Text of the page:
Chagall and the Bible

Magazine issue: 
Special issue. Marc Chagall "BONJOUR, LA PATRIE!"

Ever since my early childhood, I have been captivated by the Bible. It has always seemed to me, and still seems to me today, to be the greatest source of poetry of all time. Ever since then, I have searched for its reflection in life and art: the Bible is like an echo of nature, and this is the secret I have tried to convey.

Throughout my life - and to the extent that I could - I painted in unison with my long-time dream; hence sometimes I have almost an impression of myself being somebody else, different from myself as I am. One can say that I was born between the Earth and the Skies, and the world as I see it - is a great desert in which my soul is wandering like a little flame. I wish to keep these works in this home1 so that people could come here, and try to gain peace and quiet, spirit, faith, and a sense of the meaning of life through my works. For me, these paintings represent dreams and hopes for humanity, and not for any one people alone. They are the result of my encounter with the French publisher Ambroise Vollard and my trips to the Orient. I came to the decision that they should be left in France, in the country where I received a second birth. It is not my aim to comment on them. Works of art should speak for themselves.

So often people speak of artistic manner, of form and of the art movement to refer to colour. Though colour is something inborn; colour does not depend on the manner [of painting], nor does it depend on the form into which you insert it. It does not depend on one's skills. It is beyond all art movements. Of all the art movements only a few artists remain, those artists who possessed this rare inborn sense of colour ... and the movements are forgotten. Isn't it love that inspires painting and colour? And isn't painting a reflection of our inner self, thus making skills less important. Colour and lines reveal your character and pass on your message.

If every life is inevitably moving to an end, then during our life-time we should colour our life with our own colours of love and hope. It is in love that any social logic of life, and the essence of any religion, are to be found.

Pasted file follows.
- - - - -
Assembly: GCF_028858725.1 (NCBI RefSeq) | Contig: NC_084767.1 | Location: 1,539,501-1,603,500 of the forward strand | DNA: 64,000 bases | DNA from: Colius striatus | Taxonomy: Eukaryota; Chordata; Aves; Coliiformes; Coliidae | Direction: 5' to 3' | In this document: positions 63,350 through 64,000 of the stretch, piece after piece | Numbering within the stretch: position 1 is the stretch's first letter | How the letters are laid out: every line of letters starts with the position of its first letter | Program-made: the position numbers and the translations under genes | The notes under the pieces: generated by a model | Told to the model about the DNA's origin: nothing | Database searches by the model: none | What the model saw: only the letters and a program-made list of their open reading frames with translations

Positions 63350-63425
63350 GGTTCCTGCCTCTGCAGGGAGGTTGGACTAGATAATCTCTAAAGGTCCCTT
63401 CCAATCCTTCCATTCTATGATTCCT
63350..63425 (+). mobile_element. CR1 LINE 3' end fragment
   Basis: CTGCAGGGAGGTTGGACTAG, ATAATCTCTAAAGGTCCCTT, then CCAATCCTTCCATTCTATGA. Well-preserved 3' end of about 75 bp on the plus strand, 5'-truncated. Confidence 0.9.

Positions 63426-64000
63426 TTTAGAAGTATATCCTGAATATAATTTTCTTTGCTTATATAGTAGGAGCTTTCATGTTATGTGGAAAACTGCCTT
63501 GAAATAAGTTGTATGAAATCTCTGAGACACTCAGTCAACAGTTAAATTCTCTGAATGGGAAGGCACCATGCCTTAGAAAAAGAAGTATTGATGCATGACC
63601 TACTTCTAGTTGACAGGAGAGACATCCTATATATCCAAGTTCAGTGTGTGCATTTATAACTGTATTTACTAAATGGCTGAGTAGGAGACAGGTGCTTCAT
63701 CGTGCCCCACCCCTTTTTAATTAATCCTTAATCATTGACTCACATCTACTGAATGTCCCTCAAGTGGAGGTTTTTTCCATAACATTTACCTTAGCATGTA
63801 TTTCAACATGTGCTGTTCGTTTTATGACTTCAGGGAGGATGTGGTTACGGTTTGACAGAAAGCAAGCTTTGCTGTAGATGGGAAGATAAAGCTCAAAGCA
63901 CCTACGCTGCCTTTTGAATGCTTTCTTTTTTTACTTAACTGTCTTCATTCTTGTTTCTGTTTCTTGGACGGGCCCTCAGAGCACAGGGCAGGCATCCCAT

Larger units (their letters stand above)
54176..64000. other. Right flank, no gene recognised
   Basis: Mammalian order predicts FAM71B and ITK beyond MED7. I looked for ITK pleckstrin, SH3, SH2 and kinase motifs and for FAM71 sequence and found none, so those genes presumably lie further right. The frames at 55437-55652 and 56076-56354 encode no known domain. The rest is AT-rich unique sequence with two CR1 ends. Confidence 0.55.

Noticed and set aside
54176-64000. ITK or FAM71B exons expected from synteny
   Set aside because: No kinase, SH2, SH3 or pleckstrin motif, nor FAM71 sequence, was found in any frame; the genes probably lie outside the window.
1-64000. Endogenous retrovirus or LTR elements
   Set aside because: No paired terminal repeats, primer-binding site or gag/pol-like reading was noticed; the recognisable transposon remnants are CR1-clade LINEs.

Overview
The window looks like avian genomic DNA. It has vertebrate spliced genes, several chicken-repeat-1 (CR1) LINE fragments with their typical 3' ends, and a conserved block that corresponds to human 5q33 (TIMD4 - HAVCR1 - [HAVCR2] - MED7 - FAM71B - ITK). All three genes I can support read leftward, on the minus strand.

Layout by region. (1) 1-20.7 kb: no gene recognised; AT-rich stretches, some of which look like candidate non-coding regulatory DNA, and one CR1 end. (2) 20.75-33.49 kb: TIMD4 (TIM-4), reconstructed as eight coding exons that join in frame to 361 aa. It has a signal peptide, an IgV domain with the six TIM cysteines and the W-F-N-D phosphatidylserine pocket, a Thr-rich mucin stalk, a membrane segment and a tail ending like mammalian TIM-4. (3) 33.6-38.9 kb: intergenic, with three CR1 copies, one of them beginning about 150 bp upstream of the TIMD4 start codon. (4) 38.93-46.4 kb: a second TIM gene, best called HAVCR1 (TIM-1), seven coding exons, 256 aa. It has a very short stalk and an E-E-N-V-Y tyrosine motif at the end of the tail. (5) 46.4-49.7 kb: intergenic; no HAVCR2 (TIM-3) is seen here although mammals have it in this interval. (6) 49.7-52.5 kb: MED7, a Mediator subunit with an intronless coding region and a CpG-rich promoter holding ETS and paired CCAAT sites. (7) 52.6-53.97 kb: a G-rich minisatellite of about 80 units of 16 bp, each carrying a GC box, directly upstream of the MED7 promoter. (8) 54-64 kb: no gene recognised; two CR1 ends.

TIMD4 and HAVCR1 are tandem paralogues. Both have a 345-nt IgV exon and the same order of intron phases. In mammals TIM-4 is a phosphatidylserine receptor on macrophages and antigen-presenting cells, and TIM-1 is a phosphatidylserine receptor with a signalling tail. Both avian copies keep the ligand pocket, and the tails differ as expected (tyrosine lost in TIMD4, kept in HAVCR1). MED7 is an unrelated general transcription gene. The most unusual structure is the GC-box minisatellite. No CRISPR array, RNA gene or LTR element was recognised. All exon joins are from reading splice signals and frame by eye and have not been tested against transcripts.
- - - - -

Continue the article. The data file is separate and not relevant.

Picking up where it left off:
For myself, I consider the Bible a source of inspiration for perfection in art and life. Without this spiritual Biblical source one relies only upon mechanical logics and constructiveness, and thus art and life become fruitless.

People, both young and not very young, could come to this place in search of that ideal of brotherhood and love that my colours and lines would evoke in them.

And, probably, in front of my paintings they will speak the words of love - the love which I feel towards everybody. And, probably, hatred will disappear, and, like every mother who is giving birth to her child in pains and with love, these young and not very young people will - taking new colours - create their own world of love.

And everybody - belonging to any religion - could come here to speak about their dream which is so far from malice and indignation.

I would also like this place to be a place where works of art and proof of the high spirituality of all peoples were exhibited, and where music and poetry, told from the heart, were given a home.

Can this dream be realized?

In art, as well as in life, everything is possible, if there is love in it.

Marc Chagall
Nice, 19732


  1. Chagall means the National Museum of the Biblical Message in Nice. (ed.)
  2. Foreword to the first catalogue of the National Museum of the Biblical Message in Nice. (ed.)





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